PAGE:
Hundreds protest at Vic mill's closure

March 21, 2017

Heyfield timber mill workers are gathering in Melbourne to protest against the mill's closure.

Protesters have started gathering outside Victoria's Parliament to voice their opposition to the upcoming closure of the Gippsland-based Heyfield timber mill.

The mills' owner Australian Sustainable Hardwood (ASH) last week rejected an offer from the Victorian government to supply timber opting instead to close the operation in 2018.

Dozens of log trucks will park in the city as part of Tuesday's protest, which will get into full swing at 11am with a march from Trades Hall to Parliament.

Premier Daniel Andrews offered to buy the mill if the owners didn't accept the government's timber supply offer of 80,000 cubic metres in the first year of a new deal and 60,000 cubic metres in the two years after that.

ASH says it needs at least 130,000 cubic metres a year to keep the mill operating with 250 staff.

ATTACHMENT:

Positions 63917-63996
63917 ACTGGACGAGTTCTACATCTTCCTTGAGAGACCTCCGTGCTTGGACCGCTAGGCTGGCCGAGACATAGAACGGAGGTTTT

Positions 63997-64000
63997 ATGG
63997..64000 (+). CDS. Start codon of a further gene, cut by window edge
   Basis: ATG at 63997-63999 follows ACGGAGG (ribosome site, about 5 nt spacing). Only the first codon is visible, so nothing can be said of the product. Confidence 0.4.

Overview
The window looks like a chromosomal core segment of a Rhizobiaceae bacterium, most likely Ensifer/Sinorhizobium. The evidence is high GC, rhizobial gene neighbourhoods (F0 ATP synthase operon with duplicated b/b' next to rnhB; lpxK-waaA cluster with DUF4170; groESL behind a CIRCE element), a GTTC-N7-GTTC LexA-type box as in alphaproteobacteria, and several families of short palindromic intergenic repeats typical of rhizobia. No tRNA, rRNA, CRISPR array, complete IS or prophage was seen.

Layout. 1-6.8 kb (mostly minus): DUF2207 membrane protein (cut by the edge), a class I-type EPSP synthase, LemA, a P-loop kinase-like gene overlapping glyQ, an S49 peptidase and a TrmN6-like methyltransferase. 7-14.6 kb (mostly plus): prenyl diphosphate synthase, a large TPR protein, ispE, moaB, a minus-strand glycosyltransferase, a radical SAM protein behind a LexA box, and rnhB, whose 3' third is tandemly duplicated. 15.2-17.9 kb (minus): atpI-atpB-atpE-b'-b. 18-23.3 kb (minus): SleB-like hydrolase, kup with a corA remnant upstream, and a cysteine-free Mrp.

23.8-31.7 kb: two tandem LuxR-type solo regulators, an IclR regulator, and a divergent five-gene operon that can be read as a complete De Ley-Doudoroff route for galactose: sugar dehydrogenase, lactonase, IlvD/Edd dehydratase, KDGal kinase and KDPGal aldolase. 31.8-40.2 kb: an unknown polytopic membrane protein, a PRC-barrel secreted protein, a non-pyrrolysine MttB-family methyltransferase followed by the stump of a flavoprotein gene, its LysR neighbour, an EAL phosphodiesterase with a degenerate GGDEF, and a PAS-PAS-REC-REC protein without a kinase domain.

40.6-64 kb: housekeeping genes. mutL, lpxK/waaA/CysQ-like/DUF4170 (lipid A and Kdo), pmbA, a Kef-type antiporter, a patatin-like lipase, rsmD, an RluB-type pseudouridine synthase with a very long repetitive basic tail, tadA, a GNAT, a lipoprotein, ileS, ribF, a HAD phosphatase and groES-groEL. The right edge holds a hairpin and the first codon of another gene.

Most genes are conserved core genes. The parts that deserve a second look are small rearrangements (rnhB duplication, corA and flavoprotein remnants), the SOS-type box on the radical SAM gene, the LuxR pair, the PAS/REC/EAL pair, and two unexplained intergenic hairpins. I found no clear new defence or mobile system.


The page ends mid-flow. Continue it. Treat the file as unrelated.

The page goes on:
Opposition leader Matthew Guy said it is a "ridiculous policy" by the government to buy the mill and reasserted the wood supply for the mill was available.

"This is a cry for help from workers whose families are going to be without a primary income because the government won't do enough to save their jobs," Mr Guy told reporters on Tuesday.

He said the protesting workers were "the heart and soul of Gippsland."

Government-owned VicForests harvests the timber for ASH and said the supply offer was "at a level we believe can be sustainably produced" while also considering existing contracts with other customers.

"We share the concerns that have been raised over potential impact on jobs and the town of Heyfield as a result of the reduction in timber available to the mill," VicForests acting chief executive Nathan Trushell said on Friday.

The CFMEU doesn't accept what VicForests is saying about the availability of timber, Victorian forestry division secretary Frank Vari says.

"Members have made it clear their jobs are not for sale. We don't care who owns the mill - it's the jobs that matter," he said in a statement.

The Tasmanian government says it would welcome "with open arms" Heyfield and any forestry businesses considering moving their operations.

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